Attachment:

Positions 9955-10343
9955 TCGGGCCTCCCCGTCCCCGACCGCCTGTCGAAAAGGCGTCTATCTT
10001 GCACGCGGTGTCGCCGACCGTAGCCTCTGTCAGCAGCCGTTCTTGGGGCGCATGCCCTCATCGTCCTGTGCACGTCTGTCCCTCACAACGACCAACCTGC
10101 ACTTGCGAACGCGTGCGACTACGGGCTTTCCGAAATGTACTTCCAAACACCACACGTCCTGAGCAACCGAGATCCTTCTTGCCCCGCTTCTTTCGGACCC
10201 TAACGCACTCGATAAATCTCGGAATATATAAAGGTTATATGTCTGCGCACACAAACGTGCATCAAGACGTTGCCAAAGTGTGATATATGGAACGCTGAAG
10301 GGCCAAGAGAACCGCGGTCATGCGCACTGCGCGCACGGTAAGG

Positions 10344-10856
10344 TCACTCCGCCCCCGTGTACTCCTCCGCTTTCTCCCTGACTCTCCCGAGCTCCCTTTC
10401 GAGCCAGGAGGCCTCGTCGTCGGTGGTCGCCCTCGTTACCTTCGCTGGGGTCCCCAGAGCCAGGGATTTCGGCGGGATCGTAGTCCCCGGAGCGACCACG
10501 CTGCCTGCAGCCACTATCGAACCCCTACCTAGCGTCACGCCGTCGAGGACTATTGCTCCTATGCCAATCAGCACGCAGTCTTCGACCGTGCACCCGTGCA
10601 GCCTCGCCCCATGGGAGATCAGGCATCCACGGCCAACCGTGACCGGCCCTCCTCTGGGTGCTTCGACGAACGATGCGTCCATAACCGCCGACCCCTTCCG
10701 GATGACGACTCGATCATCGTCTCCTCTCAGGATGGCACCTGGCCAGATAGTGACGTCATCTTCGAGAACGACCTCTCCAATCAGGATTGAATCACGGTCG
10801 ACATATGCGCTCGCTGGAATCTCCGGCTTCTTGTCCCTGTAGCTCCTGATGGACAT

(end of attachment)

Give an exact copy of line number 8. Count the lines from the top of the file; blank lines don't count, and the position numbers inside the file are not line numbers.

10344 TCACTCCGCCCCCGTGTACTCCTCCGCTTTCTCCCTGACTCTCCCGAGCTCCCTTTC